“He made me do it!” Is perhaps the number one kid excuse of all time! I mean is there a better excuse? Is there a better way to deflect responsibility for our sin than blaming our actions on someone else? “I got mad because my teacher didn’t recognize me.” I snatched a cookie because you wouldn’t let me have a snack.” I.e. I sinned because of you!
Why It Doesn’t Work
The only problem with this thinking is that it is not biblical. God never holds other people responsible for our sin. Not even parents are judged for the sins of their kids (Ezk. 18:20). God holds us responsible for our actions. Regardless of the circumstances, our actions are always just that, our actions. We don’t sin because of someone else. We don’t sin because someone triggered all our defense mechanisms with one rude comment. As Pastor Brad Bigney said, “That button was already there – the pressure only revealed it.” (p.151). We sin because we want to, because we love something more than God! Notice what James 1:14 says, “But each person is tempted when he is lured and enticed by his own desire.”
Understanding The Real Problem
The very first of God’s ten commandments says, “You shall have no other God’s before me (Ex. 20:3). To really understand how to only worship one God, we need to take a look at the very last commandment: “You shall not covet.” These two commandments bookend the other 8 because the first one shows us what God requires of us and the last shows us how to achieve it. To worship God and God alone, we have to treasure him above all else. We can’t have idols in our heart. We can’t covet.
The reason we sin, the reason we snap when we don’t get our way is that we are coveting. We are worshiping something more than God. According to Colossians 3:5, covetousness is idolatry. Covetousness creates idols in our heart that replace God. We look at the nude girl on the screen, we scream at our kids when they get too loud, and we rant on Facebook about our job because we are worshiping something other than God. We lust because we covet human companionship more than God. We scream because we covet a quiet house more than God. And, we rant because we love our success more than God. Spiritual idols are not just limited to the generic category of sports, money, and fame. They are the daily things we want more than God. They are the things we sin to get or sin when we don’t get them. As Bigney says, “An idol is anything or anyone that captures our hearts, minds, and affections more than God.”(p.41).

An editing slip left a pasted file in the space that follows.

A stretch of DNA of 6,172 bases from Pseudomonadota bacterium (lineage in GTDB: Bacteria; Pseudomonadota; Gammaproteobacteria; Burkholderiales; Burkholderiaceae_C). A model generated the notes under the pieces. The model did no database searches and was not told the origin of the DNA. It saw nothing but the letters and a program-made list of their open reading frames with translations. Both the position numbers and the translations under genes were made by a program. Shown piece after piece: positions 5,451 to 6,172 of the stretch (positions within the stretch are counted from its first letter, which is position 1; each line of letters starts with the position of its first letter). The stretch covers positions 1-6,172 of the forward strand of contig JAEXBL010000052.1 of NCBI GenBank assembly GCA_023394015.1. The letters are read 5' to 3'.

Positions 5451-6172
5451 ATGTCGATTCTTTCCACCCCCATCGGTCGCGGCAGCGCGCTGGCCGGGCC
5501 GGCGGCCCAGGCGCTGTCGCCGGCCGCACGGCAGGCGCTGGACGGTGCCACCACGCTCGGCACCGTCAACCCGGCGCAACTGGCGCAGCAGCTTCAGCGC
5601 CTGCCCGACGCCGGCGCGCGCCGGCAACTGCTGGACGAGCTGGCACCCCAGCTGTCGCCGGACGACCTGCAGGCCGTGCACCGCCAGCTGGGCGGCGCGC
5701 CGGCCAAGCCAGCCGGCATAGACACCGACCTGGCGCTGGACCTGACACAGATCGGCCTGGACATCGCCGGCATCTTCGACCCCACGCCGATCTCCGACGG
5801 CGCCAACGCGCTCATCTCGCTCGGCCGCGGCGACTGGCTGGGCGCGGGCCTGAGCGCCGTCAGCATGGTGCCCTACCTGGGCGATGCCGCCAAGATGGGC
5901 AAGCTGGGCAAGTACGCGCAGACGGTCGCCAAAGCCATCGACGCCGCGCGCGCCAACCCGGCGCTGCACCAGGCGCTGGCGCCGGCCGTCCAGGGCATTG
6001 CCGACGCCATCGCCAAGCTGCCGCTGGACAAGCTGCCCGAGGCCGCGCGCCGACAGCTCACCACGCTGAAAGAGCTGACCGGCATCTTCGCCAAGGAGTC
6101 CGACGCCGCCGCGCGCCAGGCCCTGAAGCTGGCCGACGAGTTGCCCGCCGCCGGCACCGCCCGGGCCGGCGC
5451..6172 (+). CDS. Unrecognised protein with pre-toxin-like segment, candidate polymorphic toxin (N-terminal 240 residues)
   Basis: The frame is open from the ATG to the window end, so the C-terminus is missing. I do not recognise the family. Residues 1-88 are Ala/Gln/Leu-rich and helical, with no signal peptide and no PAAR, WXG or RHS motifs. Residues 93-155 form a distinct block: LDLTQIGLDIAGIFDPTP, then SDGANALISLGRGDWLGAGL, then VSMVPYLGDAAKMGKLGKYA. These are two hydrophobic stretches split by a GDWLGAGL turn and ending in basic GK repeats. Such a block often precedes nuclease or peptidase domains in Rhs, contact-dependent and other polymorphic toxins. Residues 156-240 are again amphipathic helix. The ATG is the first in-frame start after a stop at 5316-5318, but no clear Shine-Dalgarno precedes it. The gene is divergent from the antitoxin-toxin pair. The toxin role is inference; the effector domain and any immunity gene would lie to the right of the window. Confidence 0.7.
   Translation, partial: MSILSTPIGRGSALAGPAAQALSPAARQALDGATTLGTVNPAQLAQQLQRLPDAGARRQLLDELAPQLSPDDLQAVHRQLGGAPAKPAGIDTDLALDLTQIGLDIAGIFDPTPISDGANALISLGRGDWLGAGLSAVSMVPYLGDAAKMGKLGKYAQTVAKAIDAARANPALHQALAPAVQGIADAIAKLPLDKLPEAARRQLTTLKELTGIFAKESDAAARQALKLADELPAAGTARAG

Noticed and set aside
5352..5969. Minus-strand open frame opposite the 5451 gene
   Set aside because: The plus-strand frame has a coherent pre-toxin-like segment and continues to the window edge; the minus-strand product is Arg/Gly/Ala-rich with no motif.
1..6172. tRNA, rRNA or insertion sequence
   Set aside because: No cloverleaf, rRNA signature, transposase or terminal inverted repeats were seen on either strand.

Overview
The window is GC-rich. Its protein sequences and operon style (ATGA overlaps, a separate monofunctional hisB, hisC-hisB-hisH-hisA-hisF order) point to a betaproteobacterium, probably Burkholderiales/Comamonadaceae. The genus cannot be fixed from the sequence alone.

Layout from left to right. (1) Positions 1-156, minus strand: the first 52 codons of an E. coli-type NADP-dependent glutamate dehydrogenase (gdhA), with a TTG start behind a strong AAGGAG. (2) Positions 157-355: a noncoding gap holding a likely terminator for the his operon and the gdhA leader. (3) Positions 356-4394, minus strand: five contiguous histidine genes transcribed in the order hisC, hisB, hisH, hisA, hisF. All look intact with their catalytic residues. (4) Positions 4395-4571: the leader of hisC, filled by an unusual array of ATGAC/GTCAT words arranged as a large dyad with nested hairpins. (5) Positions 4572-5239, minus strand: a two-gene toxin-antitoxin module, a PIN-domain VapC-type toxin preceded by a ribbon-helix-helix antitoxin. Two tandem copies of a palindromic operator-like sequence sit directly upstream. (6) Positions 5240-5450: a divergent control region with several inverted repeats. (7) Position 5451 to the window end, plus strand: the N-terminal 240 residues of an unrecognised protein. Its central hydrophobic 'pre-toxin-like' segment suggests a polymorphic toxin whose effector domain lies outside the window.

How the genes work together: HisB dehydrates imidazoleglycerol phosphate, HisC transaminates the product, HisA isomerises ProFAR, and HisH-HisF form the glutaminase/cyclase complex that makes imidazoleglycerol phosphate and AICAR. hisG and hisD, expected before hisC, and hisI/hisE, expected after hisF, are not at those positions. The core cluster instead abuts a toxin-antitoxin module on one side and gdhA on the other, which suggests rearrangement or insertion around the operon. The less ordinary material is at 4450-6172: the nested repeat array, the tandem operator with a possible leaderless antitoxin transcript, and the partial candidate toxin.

The Covetousness Cure
To not covet, we have to love God. And to love God, we have to avoid coveting. This is how we overcome sin. We daily focus upon worshiping God. And, we daily do battle in our hearts. We daily worship God and we daily abandon our idols. This is how we find the strength through the power of the Holy Spirit to obey God and our parents. This is how we avoid lying, stealing, and murder. To grow in Christ, we must actively pursue the things of God. We must actively uproot out our idols
The next time your child tells you that they sinned because of what some teacher, some (crazy) children’s pastor, or some little kid did, challenge them on it. Remind them that they are in trouble not because of what the other person did but because of what they thought, said, and did. They are in trouble because their actions revealed that they loved something more than God. Help your kids to start asking themselves why they sin. For example, show them that cheating to get a good grade means they love the approval of men more than God. Expose their hearts to the reality of sin, Then, point them towards the God of the universe!